“We had the idea: let’s use local products here,” he told me the next morning. We were at a diner, making a caffeine stop on the way to a beach at Dragør—a town on the Øresund Sea, about twenty minutes from the outskirts of Copenhagen—where he likes to forage. “But I was very unhappy at first. Why? Because we were taking recipes from other cultures, serving essentially the same ‘Scandinavian French’ food, and just because you’re using local produce to make that food doesn’t mean you’re making a food of your own culture. I started asking myself, What is a region? What is the sum of the people we are, the culture we are? What does it taste like? What does it look like on a plate? It was a very complex thing for us—the idea of finding a new flavor that was ‘ours.’ ”
Five years later, having raised the money for a research foundation called the Nordic Food Lab, he hired an American chef named Lars Williams—who arrived with a degree in English literature, a passion for food chemistry, and fifteen lines of the first book of “Paradise Lost” tattooed on his right arm—to preside over a test kitchen on a houseboat across the quay from Noma and begin to “release the umami of Nordic cuisine.” At the moment, they were looking for some in a liquid concentrate of dried peas, which I had sampled on the houseboat the day before. (It was quite good, with the rich bite of a soy concentrate and, at the same time, a kind of pea-plant sweetness.) And they planned to look for more in a brew of buckwheat and fatty fish, starting with herring or mackerel. They were also “looking into” Nordic insects, Redzepi said. (On a trip to Australia last year, he had eaten white larvae that he swore tasted “exactly like fresh almonds.”) “The question for us is how to keep that free-sprouting spirit here,” he told me. “In gastronomical terms, we’re not at the finish line, but we know what it could be.”
A Nordic cuisine, for Redzepi, begins with harvesting the vast resources of a particular north—running west from Finland through Scandinavia and across the North Atlantic to the Faroes, Iceland, and Greenland—and using them to evoke and, in the end, re-imagine and refine a common culture of rye grains, fish, fermentation, salt, and smoke, inherited from farmers and fishermen with hardscrabble lives and a dour Protestant certainty that those lives wouldn’t be getting easier. Redzepi’s mother, who worked as a cleaner in Copenhagen and loves to eat at Noma, comes from that Protestant Danish stock. But the cook in the family was his father, a mosque-going Muslim from Macedonia who drove a taxi. “When I was growing up, we’d leave the city for long periods in the summer and stay in the village where my father was born,” Redzepi told me. “It was a two-car village, and cooking, for him, was kill the chicken, milk the cow. When he eats at Noma, he says, ‘Well, it’s not exactly up my alley.’ His alley is homey stews, homey peasant flavors, and lots of beans.” When I told Redzepi about a blog I’d read, calling him a Nordic supremacist, he laughed and said, “Look at my family. My father’s a Muslim immigrant. My wife, Nadine, is Jewish. She was born in Portugal and has family in France and England. She studied languages. If the supremacists took over, we’d be out of here.”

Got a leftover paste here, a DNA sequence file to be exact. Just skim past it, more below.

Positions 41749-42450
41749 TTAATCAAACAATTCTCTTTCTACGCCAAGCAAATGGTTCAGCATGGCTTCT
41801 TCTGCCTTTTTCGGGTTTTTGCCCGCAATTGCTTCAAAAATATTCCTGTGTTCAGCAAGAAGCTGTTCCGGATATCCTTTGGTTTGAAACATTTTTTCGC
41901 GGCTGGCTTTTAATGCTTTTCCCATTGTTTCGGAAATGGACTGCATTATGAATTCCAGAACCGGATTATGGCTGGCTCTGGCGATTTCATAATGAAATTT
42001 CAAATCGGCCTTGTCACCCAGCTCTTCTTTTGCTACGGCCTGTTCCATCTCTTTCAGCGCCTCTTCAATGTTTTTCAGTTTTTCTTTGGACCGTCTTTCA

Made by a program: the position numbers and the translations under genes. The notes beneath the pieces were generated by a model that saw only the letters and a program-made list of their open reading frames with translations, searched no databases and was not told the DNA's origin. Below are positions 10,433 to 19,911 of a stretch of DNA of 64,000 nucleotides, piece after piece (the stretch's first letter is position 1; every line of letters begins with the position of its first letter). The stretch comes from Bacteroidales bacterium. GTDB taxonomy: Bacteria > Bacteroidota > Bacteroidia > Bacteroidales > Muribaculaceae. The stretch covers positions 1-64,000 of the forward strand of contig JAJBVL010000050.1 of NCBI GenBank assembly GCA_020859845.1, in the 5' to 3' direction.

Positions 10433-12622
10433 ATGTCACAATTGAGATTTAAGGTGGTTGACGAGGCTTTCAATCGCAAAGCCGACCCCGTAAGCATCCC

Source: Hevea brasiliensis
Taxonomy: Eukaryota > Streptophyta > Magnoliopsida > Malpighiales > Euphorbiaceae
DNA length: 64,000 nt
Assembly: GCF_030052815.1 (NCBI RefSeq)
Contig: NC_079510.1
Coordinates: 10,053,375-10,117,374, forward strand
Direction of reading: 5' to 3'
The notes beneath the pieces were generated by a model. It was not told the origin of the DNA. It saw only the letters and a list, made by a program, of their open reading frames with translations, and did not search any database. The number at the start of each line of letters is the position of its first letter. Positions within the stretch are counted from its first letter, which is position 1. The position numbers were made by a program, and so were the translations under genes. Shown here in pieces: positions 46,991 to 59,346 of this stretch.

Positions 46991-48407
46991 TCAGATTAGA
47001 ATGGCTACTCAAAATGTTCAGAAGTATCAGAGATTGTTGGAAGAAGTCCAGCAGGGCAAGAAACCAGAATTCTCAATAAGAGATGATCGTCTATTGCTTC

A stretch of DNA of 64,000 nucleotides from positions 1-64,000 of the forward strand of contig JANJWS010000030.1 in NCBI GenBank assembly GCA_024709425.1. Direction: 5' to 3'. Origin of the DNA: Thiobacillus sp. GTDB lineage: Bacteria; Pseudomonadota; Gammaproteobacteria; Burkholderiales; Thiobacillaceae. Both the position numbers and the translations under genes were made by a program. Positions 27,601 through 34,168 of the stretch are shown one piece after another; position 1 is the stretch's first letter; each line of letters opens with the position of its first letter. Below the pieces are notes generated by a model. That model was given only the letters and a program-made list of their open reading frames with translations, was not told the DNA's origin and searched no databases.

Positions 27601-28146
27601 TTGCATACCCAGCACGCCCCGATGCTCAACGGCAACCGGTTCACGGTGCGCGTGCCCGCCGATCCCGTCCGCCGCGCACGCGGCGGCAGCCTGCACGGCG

“Thanksgiving is politically incorrect, turkey is politically incorrect, yams with marshmallow fluff are politically incorrect—and disgusting.”
Redzepi remembers foraging for berries as a boy in Macedonia. He loves berries. Gooseberries, blueberries, blackberries, lingonberries—any berries in season, at hand, and edible. He carries a bowl of berries around Noma’s kitchens, popping them into his mouth while he checks a prep station or talks to a chef or even stands at the front stove, finishing a sauce. He also loves mushrooms. There are some two hundred edible varieties in Denmark’s woods, and he is working his way through them all. But, at the moment, the food he cherishes is cabbage—from the big, pale cabbages that he slices and steams, at home, in a knob of butter and a half inch of his wife’s leftover tea, to the tiny, vividly green-leaved wild cabbages that sit in pots, basking in ultraviolet light, on a steel counter in the middle of one of Noma’s upstairs kitchens, waiting for the day they’re ready to be wrapped with their stems around a sliver of pike perch and served to customers on a beautiful stoneware plate, between a green verbena sauce and a butter-and-fish-bone foam. One of the first things he told me, the day we met, was that, for him, the great surprise of foraging in Nordic Europe was to see cabbages sprouting from rotting seaweed on a beach, and to realize how much food value the sea, the sand, and the nutrients released in the rotting process could produce.